We leave for Haiti in 4 days!
My mind is swirling with thoughts of anticipation and excitement! Our team has been preparing for Haiti the last 5 months, growing together in our understanding of poverty, the community we’ll be working in, and each other. If I were to narrow down all those swirling thoughts, my hope is this trip will be highly impactful for those we are serving and equally transformative within ourselves. Taking the right essentials should help us keep focused on our work, by staying healthy and safe!
So, what are we taking to Haiti?
A Life Straw in case we need water during an unplanned emergency. We’re traveling to Haiti in the middle of hurricane season and Haiti is located in the center of hurricane weather patterns. Hopefully we won’t need it, but we’ll have it just in case!
A small fan for the evenings in case there isn’t air conditioning. Located in the Caribbean, Haiti is extremely hot and humid in the summer. Although we’re told there will likely be air, I can’t reasonably expect such comforts, knowing just down the road there are people without even a bed or roof over their head. I’ll be more than fine with this handy fan. Plus, it’s a bonus, because it’s flat for easy packing and offers battery or AC adapter power!
A Nimbus bug net to shield from mosquitos at night. I’m uncertain whether it’s needed in the house we’ll be staying. But I already had it from a previous beach conservation trip in Costa Rica and I thought it may come in handy, especially if we don’t have AC to keep the bugs out!
Steri Pen and Nalgene Water Bottle: This device uses UV light to kill small bacteria in water. Just dip and swirl it in a clear water bottle for 30 seconds and you’ll have safe water to drink! I used this every day in Costa Rica and it works!
Health medications: The travel clinic recommended we take a kit including an antibiotic to kill bacteria and oral rehydration salts in case bacteria finds its way to us. DiaResQ is also recommended by travel health clinics as a drug-free, natural option to fight diarrhea. We’re taking an assortment of other over the counter medications in a first aid kit too, including Travelan to prevent sickness before it starts. I find Travelan to be particularly interesting - check it out!
Light and power: We’re taking small flashlights, a power strip with USB adapters and a solar powered power supply for phones. In case electricity isn’t accessible, this handy gadget allows for the user to power their phones through solar energy. Props to my hubby for finding this one!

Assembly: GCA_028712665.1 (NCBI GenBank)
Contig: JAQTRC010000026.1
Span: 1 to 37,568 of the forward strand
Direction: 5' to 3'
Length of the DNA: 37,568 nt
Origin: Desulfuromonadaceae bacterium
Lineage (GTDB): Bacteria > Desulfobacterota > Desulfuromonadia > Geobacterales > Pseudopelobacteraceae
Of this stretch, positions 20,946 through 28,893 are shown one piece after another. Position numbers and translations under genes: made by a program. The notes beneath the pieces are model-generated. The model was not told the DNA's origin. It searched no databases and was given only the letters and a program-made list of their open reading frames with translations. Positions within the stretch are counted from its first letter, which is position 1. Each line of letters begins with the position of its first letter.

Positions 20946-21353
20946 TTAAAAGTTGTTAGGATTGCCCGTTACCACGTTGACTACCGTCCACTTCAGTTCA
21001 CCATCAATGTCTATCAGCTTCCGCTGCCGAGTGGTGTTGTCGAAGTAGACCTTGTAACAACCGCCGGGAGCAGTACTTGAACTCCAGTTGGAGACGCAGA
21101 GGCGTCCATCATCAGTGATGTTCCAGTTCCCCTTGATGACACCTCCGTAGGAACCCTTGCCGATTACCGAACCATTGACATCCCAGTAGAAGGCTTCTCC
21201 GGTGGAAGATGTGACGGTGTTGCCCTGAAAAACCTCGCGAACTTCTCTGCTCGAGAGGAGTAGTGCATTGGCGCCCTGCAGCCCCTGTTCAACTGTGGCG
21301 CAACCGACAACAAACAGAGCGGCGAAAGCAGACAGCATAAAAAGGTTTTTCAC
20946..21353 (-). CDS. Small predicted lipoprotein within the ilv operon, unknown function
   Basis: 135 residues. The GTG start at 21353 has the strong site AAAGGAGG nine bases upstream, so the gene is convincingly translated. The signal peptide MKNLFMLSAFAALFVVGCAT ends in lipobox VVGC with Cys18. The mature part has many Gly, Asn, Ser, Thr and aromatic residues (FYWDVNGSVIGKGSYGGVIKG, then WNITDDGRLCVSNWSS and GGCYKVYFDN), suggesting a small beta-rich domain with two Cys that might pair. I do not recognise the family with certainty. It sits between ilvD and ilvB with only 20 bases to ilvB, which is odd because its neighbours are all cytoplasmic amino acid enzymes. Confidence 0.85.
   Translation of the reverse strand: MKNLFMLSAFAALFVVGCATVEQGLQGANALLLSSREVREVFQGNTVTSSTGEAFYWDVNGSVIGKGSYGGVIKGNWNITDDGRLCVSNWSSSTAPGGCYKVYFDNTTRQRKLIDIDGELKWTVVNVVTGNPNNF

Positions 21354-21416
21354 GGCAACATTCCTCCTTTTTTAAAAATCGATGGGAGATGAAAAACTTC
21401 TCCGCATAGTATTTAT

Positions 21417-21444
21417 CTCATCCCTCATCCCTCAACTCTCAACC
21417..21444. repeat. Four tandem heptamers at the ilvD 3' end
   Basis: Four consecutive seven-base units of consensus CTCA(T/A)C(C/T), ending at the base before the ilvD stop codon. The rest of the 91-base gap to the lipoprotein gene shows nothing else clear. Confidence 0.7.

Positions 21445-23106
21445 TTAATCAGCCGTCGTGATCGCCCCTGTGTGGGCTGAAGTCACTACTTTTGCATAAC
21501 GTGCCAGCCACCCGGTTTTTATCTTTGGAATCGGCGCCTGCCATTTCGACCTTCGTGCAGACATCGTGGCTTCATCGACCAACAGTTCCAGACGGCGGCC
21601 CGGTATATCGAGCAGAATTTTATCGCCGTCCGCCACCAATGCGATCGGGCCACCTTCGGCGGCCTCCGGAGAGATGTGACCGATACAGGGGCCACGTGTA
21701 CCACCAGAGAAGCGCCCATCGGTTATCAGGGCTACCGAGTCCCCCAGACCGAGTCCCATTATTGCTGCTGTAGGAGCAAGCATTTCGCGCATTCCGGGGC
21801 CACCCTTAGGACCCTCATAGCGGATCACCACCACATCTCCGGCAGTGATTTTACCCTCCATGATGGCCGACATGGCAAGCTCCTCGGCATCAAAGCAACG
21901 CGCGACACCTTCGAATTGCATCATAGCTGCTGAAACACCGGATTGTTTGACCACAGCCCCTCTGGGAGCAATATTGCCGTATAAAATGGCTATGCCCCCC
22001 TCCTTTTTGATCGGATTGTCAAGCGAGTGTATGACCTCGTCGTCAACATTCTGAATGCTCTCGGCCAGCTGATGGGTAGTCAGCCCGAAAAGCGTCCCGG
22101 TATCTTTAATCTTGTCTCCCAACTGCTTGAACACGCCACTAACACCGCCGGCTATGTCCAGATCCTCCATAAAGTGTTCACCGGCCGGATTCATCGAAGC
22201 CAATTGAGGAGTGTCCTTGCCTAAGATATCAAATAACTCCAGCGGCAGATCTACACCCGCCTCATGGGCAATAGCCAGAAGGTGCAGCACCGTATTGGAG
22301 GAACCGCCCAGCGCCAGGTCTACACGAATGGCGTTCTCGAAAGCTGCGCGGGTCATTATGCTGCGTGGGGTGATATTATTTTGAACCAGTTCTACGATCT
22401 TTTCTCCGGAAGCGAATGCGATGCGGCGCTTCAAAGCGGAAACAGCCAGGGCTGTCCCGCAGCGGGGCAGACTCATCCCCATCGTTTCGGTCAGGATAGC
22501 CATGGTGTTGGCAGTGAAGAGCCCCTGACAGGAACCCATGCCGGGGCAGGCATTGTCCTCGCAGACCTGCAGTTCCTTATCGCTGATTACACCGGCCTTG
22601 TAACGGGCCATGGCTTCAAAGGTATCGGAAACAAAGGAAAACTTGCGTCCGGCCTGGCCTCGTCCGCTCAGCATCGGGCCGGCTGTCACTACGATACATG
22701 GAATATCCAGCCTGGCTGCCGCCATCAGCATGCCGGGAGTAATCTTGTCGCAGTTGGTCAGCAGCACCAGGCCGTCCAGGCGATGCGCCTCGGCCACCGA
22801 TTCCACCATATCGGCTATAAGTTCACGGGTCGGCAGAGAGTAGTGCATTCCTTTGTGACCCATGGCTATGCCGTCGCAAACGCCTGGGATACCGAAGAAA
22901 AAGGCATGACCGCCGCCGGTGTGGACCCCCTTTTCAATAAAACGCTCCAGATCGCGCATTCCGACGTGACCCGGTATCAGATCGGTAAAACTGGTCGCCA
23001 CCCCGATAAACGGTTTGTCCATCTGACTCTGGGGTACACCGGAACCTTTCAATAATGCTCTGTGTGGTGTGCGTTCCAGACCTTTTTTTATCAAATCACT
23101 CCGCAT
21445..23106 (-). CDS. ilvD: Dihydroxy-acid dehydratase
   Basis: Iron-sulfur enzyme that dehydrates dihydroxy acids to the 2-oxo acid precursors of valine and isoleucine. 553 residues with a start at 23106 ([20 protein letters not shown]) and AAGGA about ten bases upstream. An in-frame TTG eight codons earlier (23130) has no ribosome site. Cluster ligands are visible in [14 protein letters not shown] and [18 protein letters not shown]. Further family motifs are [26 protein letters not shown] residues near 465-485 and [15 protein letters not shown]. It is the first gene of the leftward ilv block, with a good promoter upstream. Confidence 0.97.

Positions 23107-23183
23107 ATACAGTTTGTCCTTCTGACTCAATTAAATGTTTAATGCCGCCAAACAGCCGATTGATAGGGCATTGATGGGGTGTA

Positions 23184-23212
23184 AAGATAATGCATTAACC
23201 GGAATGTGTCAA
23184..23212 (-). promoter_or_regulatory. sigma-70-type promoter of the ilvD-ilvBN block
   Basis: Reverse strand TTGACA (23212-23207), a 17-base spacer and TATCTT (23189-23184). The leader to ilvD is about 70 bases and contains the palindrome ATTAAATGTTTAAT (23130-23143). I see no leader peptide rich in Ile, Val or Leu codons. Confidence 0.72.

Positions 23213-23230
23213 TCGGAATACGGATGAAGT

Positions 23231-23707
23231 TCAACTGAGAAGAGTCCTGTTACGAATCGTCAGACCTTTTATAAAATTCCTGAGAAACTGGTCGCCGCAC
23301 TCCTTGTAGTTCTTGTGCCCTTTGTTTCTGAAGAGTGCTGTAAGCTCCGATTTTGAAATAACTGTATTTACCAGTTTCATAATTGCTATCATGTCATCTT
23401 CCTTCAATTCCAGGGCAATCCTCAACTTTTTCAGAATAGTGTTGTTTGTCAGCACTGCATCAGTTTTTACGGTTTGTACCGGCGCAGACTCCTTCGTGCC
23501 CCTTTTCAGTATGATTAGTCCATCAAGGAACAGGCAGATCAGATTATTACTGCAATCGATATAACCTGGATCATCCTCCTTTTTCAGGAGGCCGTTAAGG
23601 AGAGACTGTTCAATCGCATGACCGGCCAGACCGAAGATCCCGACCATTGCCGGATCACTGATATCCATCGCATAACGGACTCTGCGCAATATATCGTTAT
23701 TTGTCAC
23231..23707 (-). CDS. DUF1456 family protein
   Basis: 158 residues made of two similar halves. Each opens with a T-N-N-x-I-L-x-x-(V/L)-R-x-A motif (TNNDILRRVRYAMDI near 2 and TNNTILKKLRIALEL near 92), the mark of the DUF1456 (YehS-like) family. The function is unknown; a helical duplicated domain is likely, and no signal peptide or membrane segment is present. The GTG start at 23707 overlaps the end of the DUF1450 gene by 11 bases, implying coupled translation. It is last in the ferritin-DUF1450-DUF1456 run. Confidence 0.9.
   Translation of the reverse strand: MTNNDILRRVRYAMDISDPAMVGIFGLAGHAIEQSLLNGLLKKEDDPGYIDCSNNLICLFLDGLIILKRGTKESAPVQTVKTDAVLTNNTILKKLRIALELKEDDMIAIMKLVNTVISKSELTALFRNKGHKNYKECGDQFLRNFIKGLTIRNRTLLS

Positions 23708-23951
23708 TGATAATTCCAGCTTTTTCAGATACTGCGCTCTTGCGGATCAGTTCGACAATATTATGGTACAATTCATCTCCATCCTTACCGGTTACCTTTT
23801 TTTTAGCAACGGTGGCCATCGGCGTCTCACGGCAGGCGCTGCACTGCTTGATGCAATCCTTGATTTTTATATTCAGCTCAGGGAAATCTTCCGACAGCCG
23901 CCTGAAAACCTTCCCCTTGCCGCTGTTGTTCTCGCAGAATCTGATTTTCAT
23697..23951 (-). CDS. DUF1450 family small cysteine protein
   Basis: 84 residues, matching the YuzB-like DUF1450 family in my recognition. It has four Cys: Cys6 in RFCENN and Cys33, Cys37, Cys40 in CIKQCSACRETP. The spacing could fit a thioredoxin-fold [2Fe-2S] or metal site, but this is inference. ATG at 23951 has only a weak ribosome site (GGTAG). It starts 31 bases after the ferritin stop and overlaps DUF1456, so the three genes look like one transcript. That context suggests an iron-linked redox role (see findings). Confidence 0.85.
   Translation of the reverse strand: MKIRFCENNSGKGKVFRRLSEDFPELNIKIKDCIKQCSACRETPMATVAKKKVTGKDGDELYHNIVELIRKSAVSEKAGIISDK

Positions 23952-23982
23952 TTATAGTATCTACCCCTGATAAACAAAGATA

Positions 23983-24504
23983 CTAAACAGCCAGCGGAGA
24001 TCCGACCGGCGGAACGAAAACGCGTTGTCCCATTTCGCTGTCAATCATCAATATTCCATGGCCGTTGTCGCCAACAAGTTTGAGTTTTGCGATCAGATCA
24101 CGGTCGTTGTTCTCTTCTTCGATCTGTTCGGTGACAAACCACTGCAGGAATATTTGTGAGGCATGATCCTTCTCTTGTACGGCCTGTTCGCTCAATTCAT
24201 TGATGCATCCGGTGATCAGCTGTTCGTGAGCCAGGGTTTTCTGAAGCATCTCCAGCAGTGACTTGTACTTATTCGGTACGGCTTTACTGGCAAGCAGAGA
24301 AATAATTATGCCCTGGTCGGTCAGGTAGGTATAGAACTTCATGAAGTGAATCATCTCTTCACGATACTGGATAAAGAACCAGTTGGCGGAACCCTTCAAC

We’re taking sunscreen and bug spray with at least 40% deet. We hope to prevent mosquito-borne diseases like Dengue Fever and Malaria. We’ll also be taking a Malaria prescription before and after the trip. Call me crazy, but I also sprayed some of our clothes with permethrin repellent spray. If you haven’t used it before, it works great!
We plan to wear a travel money belt each day to carry our passport and money. It has RFID blocking material too! Side note: This belt was recommended by Brian Webb, an expert in international travel safety and security, crisis management and survival training. Brian delivered a security training at our Northpoint Community Church in Alpharetta, GA and I was amazed at what we learned. It helped me realize how naive I was about protecting myself while traveling. I’d highly recommend his information to anyone who travels and thus want to share it with you! Check out Brian’s website to learn more about safety information and trainings for travel related to leisure, corporate, government, or missions. I wrote a story about his tips too: "Safety & Security Tips for Mission Travel".
We’re also taking work gloves, food for lunches and snacks, electrolyte powders, hand wipes, antibacterial soap, and quick dry towels.
Lastly, and most importantly, we’re taking a Bible and journal to help us share the Word and reflect on our experience. (I’m taking family/friends photos to show the kids we meet too!) This little journal will be chock full of stories to share with you when we return!
These are just a few tools that could be helpful in the instance you have mission travel in your future! Of course, there are many more normal items we’ll be taking (like clothes!). By the way, you won’t see me looking like a fashionista on this trip. Some of those we are helping may only have one outfit or less, so it’s my goal to minimize my clothes to a functional few pieces. You’ll see me in hiking boots and shorts most of the week!
Next stop, Haiti!
I can’t wait to share our experiences with you when we return!